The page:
Nevertheless, the circumstances of the case were fairly unique, so businesses should make sure that if they entrust personal data to contractors, they do so with a solid written contract and include strong commitments by the contractor to keep the information held secure. In addition a system for verifying that this is actually happening should be put in place.

Damages for DPA breach

Cases in which individuals have sued businesses to claim compensation for breach of the DPA and recovered substantial damages are rare. The DPA provides that an individual can sue for a breach, but he or she can only recover damages for distress caused by the breach where real monetary damage has occurred as well.

Recently, the Court of Appeal heard a case brought by a consumer against a credit provider who had put incorrect information on their system which had then been disclosed to credit reference agencies [2]. The information only appeared for a fairly short time and it was a single incident, so the Court decided that the individual had suffered only nominal real damage as a result. This nominal award was set at £1 but the individual also claimed for damages due to the distress that the error had caused him. The Court considered that the fact that nominal damages had been awarded gave the Court the ability to award damages for distress but, given that the episode was a single incident and there was not a huge amount of evidence of what distress the consumer had suffered, it set the award for distress at £750.

The £750 is not a set figure, but it is likely to be used as a benchmark and a starting point for future awards of damages by the courts for distress due to data protection breaches, where there is little or no evidence of real distress being caused.

The European data protection reforms

Negotiations are still underway regarding the European Commission’s proposals to fundamentally reform data protection law throughout Europe. The proposals, which were extensive and far reaching, have been subjected to extensive rewriting by the European Parliament and, in July, a compromise text was proposed by the Irish Presidency of the EU and is now being considered.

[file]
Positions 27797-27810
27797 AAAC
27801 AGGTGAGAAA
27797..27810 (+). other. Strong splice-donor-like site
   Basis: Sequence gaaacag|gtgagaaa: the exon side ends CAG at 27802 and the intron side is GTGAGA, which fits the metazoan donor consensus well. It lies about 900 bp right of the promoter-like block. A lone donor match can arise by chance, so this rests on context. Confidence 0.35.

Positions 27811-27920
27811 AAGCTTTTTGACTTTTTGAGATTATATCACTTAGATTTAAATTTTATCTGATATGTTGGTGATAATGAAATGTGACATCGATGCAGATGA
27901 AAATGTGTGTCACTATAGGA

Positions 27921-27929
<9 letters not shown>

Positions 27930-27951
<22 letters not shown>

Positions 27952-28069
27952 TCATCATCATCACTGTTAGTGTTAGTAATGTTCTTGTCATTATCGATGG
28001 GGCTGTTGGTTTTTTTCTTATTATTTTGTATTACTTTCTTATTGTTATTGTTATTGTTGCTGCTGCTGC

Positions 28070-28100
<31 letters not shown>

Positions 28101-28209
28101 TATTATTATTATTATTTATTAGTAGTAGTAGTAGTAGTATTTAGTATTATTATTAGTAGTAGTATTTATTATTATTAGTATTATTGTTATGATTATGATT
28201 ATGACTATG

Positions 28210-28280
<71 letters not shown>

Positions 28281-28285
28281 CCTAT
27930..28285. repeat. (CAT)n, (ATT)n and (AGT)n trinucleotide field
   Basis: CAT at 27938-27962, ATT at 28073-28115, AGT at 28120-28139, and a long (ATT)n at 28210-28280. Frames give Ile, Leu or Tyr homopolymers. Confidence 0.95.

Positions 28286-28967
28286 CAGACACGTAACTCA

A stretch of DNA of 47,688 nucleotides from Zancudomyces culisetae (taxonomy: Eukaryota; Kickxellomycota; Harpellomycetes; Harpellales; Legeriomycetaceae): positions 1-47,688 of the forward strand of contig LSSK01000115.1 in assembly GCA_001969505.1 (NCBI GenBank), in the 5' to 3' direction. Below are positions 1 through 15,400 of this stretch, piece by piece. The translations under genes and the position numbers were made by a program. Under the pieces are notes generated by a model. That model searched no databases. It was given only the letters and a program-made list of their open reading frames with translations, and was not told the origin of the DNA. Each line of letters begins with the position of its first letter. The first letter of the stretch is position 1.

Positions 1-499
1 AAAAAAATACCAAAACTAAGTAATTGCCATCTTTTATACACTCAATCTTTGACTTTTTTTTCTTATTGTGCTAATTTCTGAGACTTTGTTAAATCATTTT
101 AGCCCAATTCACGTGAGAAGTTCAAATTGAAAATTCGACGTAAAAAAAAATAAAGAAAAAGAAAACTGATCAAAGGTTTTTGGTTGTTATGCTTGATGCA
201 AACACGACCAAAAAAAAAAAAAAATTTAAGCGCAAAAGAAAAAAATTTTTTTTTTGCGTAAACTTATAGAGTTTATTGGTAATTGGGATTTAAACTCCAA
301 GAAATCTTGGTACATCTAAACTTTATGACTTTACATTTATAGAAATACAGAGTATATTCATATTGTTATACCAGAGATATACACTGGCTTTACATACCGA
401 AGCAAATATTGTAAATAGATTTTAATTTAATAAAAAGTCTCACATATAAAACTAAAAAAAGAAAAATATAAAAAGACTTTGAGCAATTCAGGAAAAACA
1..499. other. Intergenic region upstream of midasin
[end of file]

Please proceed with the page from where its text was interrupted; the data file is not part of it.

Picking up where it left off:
There remains a great deal of opposition to much of the prescriptive nature of the proposals, although the latest Irish proposal does suggest movement towards a more risk-based approach preferred by countries such as the UK. This month has also seen extensive negotiation (without agreement) on the proposed ‘one stop shop’ supervisory authority for multinational businesses. Concepts such as “the right to be forgotten”, “privacy by design” and the application of the rules to non-European businesses which deliver services to European customers are all likely to remain in some shape or form.

Under the provisions, data processing contractors could be directly liable for their failure to comply with the rules, so Scottish Borders Council’s shoddy contractor would have been liable to fines itself if the new rules had been in force today.

Please keep an eye on our website for further updates on the reform proposals.

Eddie Powell, Partner, Fladgate LLP

References:

  • [1] Scottish Borders Council v Information Commissioner, First Tier Tribunal, General Regulatory Chamber (Information Rights) 21 August 2013 EA2012/0212
  • [2] Halliday v Creation Consumer Finance Limited, Court of Appeal 15 March 2013 [2013] EWCA Civ 333